chemical buffers can adversly affect the Kh (carbonate hardness) of the water which can result in what is called a Ph crash.

Take pride in what you do, for it is a reflection of who you are.

The Haunting Grounds - SKAustin's Reef Diary - Part 2 (the 75g upgrade)
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post #7 of 10 Old 02-26-2008, 06:04 PM
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Just want to second the two people's opinions above me. Please do not buy any pH adjuster, I really wish people would stop telling others to do this. It is asking for disaster. If all you want to keep is a betta (which is really all you can keep in that size tank) chances are you won't need to change your tap at all. Definitely think about getting a liquid test kit, I know it is expensive but it is worth it. Also try and get a little heater for your tank. Fish stores usually sell a really small heater that is just a few watts. Sounds like you're off to a good start, keep asking questions.
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post #8 of 10 Old 02-26-2008, 08:08 PM
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I am new to owning fish as well and have yet to setup, but I have been researching a lot about Bettas for the last couple weeks.

Buy a Betta from a Betta breeder. Don't buy it from a pet store. The ones in pet shops are usually 1-2 years old and many have been shipped long distances and are past their prime. Many have Veil Tail (a non desired tail from mutation). They are still good fish, but to make sure you get a healthy Betta that will thrive in proper conditions, go to a breeder.

Buy a heater for your tank, and set it to mid to high 70's. In the 80's is fine, but to hot is not good for the Betta unless it's sick and even then it must be controlled.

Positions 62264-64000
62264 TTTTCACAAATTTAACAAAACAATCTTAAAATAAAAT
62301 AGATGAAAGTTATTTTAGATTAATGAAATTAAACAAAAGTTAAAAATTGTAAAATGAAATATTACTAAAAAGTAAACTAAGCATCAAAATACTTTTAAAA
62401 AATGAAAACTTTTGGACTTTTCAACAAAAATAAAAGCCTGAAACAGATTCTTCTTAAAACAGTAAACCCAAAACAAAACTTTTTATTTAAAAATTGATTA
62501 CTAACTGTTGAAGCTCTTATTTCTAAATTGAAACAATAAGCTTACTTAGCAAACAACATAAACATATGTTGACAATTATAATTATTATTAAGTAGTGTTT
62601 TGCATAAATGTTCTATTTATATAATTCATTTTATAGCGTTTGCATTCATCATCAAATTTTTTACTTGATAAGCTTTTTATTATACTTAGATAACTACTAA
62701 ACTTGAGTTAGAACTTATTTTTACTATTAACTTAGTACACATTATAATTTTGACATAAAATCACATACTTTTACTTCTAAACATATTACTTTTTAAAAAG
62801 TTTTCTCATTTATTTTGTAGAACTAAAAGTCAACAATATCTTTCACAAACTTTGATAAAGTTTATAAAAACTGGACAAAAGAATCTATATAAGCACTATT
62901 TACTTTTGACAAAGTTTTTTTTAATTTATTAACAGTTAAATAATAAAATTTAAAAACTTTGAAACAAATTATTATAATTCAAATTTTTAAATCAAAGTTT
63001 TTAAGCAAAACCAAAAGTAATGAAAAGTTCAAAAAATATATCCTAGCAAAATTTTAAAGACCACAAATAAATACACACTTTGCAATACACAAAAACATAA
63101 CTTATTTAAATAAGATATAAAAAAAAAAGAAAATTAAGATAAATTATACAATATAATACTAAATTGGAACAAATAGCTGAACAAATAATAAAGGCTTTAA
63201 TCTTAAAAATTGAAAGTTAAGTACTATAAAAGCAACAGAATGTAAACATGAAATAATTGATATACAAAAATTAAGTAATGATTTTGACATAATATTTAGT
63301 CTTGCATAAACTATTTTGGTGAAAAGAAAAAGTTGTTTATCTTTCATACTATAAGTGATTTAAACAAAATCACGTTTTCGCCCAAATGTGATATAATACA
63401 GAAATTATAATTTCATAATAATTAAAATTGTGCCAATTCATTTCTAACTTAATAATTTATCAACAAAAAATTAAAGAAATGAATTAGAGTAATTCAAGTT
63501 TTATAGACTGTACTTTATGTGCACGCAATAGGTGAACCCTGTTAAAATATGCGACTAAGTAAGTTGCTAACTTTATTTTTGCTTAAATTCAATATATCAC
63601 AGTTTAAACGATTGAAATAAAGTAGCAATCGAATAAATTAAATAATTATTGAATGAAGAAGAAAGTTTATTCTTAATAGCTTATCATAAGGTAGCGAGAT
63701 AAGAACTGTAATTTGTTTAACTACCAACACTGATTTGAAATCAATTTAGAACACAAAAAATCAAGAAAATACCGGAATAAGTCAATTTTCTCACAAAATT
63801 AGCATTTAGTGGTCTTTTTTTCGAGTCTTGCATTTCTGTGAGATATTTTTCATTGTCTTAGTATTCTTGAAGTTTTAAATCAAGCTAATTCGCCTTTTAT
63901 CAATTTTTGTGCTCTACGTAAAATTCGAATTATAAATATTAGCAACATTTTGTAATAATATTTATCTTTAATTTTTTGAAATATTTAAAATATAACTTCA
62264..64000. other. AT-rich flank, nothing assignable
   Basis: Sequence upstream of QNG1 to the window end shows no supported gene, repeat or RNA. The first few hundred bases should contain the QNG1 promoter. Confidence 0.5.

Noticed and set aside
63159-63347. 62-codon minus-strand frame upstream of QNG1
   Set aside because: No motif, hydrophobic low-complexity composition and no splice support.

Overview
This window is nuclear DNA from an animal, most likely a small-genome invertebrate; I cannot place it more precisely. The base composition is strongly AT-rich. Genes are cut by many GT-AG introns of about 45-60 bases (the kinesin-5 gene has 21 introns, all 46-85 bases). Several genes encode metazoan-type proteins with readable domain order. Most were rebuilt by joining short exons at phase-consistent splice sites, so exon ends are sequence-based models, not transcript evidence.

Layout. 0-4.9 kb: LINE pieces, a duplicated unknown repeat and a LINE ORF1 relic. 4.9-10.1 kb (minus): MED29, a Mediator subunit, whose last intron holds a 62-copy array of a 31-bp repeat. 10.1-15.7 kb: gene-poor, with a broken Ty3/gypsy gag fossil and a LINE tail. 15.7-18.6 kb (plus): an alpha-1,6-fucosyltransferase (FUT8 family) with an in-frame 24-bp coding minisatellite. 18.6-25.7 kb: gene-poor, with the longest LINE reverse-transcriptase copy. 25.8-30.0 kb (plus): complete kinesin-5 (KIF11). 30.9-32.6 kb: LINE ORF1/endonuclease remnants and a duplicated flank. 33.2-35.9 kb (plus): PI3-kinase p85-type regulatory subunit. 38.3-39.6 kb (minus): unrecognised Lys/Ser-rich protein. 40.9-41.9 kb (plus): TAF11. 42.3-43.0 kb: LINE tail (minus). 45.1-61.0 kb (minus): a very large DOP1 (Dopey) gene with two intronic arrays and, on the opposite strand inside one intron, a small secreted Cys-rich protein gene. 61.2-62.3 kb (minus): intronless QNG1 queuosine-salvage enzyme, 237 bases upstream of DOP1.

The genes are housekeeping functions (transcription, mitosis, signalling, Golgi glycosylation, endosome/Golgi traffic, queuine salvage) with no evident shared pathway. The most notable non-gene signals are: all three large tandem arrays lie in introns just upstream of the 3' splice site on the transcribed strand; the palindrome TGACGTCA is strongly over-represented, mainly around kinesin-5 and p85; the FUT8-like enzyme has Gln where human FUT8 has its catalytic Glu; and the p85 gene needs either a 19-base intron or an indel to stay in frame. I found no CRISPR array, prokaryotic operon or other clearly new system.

Use real plants or silk plants. Plastic plants will, in many cases, rip up the fins of your Betta.

Avoid Flake food. Lots of Flake food is labeled as "for Bettas", but it's just a way to make money. Some breeders prefer Small pellets and then every three days some frozen bloodworms. It helps their digestion to have a variety of food.

Make sure your Aquarium has a top, some Bettas can jump up to 3-4 inches out of the water.

Don't mix Male Bettas. You can keep Female Bettas in groups of 3 or more (Sororities) but they should have been together since youth, or it's hard for them to get along.
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post #9 of 10 Old 02-29-2008, 02:45 AM Thread Starter
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Thanks everyone, I will pick up a heater today, and my kids and I are going to seek out a betta fish, I also thought about getting a few snails. I've been doing a lot of reading and I think I am ready.
As for the tank I want to get, it is a 20gallon tank from walmart, it costs like $100 but it is a starter kit.
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post #10 of 10 Old 02-29-2008, 08:06 AM
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Just a few suggestions (you probably already read all this but just wanna make sure the bases are covered):

When you get your tank kit, also pick up the API freshwater master test kit. It's a few more bucks but it's worth it.

Get your tank up and running, heater and all and let it run for a couple days.

Now, here you have two options.

1) Let the tank run for about a month with no fish in it, every couple days throwing in a few flakes of food and testing the water for ammonia, nitrites, and nitrate. You'll see the ammonia start first, then the nitrites, and then finally the nitrates. When your ammonia and nitrites go back down to zero your tank is safe for a few new occupants.

2) Since your getting a 20 gallon it's probable a Betta you pick out could survive the cycle (unless he comes from a cup in Wal-Mart which we strongly discourage). However, you cannot be two weeks into the cycle and find a Betta and put him in there then. The ammonia will kill him. It's important to test the water and do small water changes (probably 15% every few days). You need to decide which method you will use before set up.

In a 20 gallon you could also have a few Cory Catfish. Those do best in groups and are pretty funny to watch. Add the Betta first, then the snails and decide which cories you want (if you're gonna get them), then add them a couple at a time with about a week in between, otherwise the bioload is too much at once.